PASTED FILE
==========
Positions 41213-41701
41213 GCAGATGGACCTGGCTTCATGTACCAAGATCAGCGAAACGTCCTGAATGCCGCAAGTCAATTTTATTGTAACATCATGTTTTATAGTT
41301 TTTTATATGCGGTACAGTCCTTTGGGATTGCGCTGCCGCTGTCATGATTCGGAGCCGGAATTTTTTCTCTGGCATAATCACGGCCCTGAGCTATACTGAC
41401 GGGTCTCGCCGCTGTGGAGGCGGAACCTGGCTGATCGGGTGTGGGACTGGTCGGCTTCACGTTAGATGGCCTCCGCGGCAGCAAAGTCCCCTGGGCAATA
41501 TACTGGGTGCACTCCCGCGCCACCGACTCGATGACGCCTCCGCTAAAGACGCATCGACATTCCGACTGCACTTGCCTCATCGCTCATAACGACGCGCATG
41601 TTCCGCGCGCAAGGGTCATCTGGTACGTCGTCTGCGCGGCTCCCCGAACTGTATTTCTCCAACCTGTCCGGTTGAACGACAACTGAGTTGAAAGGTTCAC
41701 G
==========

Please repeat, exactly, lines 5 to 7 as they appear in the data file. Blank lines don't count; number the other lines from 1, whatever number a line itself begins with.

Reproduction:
41501 TACTGGGTGCACTCCCGCGCCACCGACTCGATGACGCCTCCGCTAAAGACGCATCGACATTCCGACTGCACTTGCCTCATCGCTCATAACGACGCGCATG
41601 TTCCGCGCGCAAGGGTCATCTGGTACGTCGTCTGCGCGGCTCCCCGAACTGTATTTCTCCAACCTGTCCGGTTGAACGACAACTGAGTTGAAAGGTTCAC
41701 G